Crammed into a meeting room at the Northshore Utility District, some 50 to 60 supporters of the Carole Ann Wald Pool learned recently a roughly $25,000 engineering assessment may be the key to the future of the facility in St. Edward State Park.
Representing the state parks and recreation commission, Tom Oliva said that future is, at present, “in a holding pattern.” According to Oliva, state officials don’t want to hunt for a new pool operator until they better understand the physical condition of the pool building.
For the second time in less than a year, the Wald pool was closed Dec. 31 when the second operator in less than a year pulled out of its contract to run the facility because of financial concerns.
With the pool attracting some avid and vocal supporters, Kenmore officials called a public meeting on the pool issue the evening of March 10.
Oliva said the pool’s most recent operator, Mill Creek’s West Coast Aquatics, reported financial losses of $90,000 over the eight months the group was involved with the pool.
In 2009, previous operator Northwest Centers of Seattle reported losses of $50,000 a year.
“We need to have a facility assessment,” Oliva said. “Let’s find out what’s going on here.”
In the past, a state spokesperson said officials planned on releasing a request for proposals to operate the pool. But contending few potential operators will come forward without a clear picture of the facility’s condition, Oliva said he doesn’t expect the state to make any move until completing an assessment study.
So when will such a study be undertaken? Oliva said it’s impossible to know, that the parks and recreation commission doesn’t have the money to complete a study itself. Led by Mayor David Baker, Kenmore officials have asked the area’s state legislators to find up to $75,000 for a facilities study in the upcoming Washington budget.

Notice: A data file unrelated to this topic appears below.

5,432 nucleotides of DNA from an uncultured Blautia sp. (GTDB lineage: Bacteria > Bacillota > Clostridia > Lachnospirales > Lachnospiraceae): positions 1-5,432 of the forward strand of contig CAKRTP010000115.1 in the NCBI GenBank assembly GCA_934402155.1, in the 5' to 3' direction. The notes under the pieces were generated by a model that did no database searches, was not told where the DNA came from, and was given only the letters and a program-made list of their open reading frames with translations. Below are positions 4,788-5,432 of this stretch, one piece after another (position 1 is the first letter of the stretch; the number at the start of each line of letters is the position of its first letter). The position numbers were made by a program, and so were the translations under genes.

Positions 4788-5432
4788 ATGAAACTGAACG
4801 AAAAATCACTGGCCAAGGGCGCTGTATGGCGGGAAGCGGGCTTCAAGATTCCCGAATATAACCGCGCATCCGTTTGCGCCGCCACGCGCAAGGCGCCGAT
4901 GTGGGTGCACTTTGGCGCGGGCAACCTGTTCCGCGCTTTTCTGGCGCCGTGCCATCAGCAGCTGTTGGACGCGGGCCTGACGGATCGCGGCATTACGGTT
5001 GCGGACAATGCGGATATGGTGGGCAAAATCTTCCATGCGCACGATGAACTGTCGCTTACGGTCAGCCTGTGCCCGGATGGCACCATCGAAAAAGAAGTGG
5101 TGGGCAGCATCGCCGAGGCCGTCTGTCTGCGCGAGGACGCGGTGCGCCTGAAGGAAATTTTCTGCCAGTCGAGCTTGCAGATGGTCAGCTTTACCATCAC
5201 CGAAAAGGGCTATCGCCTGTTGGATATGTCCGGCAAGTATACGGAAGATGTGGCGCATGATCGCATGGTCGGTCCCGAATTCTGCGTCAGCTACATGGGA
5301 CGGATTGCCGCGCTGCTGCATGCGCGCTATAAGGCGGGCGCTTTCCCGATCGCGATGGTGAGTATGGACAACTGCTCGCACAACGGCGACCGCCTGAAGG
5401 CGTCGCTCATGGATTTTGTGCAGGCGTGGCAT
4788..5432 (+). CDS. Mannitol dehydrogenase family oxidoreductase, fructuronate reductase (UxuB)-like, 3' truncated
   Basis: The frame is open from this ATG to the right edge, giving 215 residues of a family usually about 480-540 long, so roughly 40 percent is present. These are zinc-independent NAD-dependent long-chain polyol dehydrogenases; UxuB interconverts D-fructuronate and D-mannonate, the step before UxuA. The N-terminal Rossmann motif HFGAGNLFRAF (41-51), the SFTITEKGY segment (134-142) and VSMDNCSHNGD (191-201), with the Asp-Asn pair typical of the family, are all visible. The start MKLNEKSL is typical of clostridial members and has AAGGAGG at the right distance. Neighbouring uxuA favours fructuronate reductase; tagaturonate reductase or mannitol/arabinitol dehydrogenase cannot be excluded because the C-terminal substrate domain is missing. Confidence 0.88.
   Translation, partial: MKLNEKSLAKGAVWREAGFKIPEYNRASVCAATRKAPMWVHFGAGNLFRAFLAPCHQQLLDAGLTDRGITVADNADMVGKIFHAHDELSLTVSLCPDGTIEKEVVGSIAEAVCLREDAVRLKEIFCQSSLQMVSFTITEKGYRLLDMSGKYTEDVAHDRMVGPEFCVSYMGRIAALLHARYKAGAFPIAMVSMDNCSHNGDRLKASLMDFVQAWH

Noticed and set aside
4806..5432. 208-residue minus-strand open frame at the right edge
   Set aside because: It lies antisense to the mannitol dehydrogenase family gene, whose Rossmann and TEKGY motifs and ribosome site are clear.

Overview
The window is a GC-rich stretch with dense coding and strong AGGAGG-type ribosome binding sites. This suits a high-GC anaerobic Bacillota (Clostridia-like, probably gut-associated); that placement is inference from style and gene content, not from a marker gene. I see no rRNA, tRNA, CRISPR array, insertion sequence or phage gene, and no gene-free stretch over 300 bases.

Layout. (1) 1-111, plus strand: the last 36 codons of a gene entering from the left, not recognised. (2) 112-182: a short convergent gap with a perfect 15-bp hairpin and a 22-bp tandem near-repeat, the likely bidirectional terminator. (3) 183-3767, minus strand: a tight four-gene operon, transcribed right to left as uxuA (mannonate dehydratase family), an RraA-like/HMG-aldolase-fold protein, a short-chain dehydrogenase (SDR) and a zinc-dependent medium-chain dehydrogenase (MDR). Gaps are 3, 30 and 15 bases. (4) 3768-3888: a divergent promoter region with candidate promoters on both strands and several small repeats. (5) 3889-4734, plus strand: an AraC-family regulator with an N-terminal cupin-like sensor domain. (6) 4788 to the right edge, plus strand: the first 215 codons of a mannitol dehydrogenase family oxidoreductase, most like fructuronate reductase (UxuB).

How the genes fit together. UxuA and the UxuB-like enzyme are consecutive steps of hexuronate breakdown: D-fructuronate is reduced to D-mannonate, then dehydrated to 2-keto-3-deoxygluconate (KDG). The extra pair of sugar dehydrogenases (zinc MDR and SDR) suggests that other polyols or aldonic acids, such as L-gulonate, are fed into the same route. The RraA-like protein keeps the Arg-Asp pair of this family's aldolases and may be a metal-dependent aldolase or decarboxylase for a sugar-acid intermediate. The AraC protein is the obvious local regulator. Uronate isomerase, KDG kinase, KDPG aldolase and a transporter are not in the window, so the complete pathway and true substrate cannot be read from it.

Including Baker, no one knows for sure when or if that might happen.
The state budget was supposed to be largely finalized March 11. However, because of ongoing budget talks, Washington’s legislature was expected to go into an extra session on March 15.
While Kenmore officials called the March 10 public meeting, they have been criticized for never making what was supposed to have been a $25,000 contribution to pool operations. Baker and others have said the city needed a formal agreement with pool operators before they legally could donate any money. That was an agreement they say they tried and failed to obtain. When it was suggested the city could now use those dollars to fund the engineering assessment, Baker said Kenmore would still a formal agreement of some kind before they could legally donate the money.
Besides the Wald pool, the general area also has seen the shuttering of Bothell’s Ruiz-Costie/Northshore Pool at the end of last summer. During the Wald meeting, Bothell City Councilman Bill Evans said “box” pools such as Wald and Ruiz-Costie may no longer be financially viable. Evans contended pools with added amenities such as slides, seem more feasible.
Further, Evans added that in 2006 there were serious discussions about constructing just such a pool as a regional facility, with the most likely funding source being a bond sale — which would need voter approval — by the Northshore Parks and Recreation Service Area (NPRSA). That taxing authority was originally put together to fund construction of the Northshore Senior Center.
A Bothell representative to the NPRSA, Evans said the group was studying about a $25 million facility. Plans died as the economy began to crash and funding sources for further feasibility studies dried up.
As the debate over the future of the pool continues, St. Edward Park Ranger Mohammad Mostafavinassab said the pool is being minimally maintained to avoid problems with stagnant water and to cut any start-up costs that might be incurred by a new operator.